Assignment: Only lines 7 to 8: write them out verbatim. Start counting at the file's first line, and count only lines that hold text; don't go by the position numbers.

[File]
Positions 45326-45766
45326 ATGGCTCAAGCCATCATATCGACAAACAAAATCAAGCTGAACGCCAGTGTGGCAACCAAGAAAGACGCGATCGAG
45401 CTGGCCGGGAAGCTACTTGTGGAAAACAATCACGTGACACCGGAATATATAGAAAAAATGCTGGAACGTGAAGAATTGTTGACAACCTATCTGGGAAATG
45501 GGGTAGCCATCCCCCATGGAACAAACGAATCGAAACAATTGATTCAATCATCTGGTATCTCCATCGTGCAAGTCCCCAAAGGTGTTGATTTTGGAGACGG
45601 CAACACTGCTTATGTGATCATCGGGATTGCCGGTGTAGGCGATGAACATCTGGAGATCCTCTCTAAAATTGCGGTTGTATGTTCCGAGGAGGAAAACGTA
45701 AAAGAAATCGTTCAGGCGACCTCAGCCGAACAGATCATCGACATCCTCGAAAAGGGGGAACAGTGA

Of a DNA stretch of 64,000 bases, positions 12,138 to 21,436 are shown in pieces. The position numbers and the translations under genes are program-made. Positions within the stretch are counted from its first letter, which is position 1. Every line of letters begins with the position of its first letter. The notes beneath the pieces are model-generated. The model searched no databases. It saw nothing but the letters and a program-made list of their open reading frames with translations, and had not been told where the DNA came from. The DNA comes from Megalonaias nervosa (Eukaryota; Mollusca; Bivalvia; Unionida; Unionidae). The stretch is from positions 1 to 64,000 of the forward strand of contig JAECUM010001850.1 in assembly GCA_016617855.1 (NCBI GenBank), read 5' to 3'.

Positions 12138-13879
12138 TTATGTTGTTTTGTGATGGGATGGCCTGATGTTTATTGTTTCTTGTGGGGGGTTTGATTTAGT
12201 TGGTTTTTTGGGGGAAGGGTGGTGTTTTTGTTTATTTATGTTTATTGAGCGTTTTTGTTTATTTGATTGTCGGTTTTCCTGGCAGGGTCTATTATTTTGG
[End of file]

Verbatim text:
Of a DNA stretch of 64,000 bases, positions 12,138 to 21,436 are shown in pieces. The position numbers and the translations under genes are program-made. Positions within the stretch are counted from its first letter, which is position 1. Every line of letters begins with the position of its first letter. The notes beneath the pieces are model-generated. The model searched no databases. It saw nothing but the letters and a program-made list of their open reading frames with translations, and had not been told where the DNA came from. The DNA comes from Megalonaias nervosa (Eukaryota; Mollusca; Bivalvia; Unionida; Unionidae). The stretch is from positions 1 to 64,000 of the forward strand of contig JAECUM010001850.1 in assembly GCA_016617855.1 (NCBI GenBank), read 5' to 3'.

Positions 12138-13879